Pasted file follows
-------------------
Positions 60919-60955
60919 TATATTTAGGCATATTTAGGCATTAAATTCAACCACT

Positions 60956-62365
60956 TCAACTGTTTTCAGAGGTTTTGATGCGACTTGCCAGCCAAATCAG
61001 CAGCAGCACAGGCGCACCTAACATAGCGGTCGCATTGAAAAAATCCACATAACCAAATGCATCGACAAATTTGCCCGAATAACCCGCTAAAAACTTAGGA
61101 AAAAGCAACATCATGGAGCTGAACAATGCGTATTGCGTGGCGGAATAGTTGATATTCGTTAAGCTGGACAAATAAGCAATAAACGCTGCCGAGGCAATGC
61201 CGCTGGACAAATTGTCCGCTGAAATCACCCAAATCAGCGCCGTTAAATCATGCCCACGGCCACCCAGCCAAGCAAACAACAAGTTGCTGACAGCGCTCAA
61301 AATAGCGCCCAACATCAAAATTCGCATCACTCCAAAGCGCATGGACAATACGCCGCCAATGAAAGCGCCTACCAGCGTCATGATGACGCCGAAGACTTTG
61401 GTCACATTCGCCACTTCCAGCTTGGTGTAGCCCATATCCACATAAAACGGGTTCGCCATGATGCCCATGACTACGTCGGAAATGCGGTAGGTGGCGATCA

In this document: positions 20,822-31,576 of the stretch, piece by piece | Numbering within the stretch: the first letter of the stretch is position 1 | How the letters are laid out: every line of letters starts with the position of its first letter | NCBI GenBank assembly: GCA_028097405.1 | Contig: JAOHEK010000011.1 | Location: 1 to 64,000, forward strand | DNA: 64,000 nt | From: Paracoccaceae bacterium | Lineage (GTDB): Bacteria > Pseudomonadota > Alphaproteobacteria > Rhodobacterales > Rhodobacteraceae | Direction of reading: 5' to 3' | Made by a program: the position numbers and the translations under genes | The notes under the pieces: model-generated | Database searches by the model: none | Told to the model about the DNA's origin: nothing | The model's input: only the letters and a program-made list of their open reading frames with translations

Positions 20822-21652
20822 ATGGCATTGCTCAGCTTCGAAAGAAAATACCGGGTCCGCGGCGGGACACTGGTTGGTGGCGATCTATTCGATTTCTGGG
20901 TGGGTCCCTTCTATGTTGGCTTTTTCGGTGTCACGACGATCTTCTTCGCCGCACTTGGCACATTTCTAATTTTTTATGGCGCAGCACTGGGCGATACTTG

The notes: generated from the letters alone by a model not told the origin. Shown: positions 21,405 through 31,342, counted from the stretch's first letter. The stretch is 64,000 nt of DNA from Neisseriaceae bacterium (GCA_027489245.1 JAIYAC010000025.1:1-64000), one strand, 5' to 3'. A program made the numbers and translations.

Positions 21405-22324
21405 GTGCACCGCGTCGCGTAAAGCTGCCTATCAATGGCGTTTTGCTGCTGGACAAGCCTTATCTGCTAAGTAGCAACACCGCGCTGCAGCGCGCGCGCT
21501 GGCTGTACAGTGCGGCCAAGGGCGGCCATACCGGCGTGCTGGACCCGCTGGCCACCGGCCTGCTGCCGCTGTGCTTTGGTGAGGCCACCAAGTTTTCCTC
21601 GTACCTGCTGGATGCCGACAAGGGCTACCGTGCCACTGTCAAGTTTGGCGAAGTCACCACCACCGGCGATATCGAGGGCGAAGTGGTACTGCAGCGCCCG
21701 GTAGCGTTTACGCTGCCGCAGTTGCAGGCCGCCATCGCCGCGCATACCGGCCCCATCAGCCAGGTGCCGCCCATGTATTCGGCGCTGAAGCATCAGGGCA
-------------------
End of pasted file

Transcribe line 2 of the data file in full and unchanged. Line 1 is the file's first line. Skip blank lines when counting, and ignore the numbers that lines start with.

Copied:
60919 TATATTTAGGCATATTTAGGCATTAAATTCAACCACT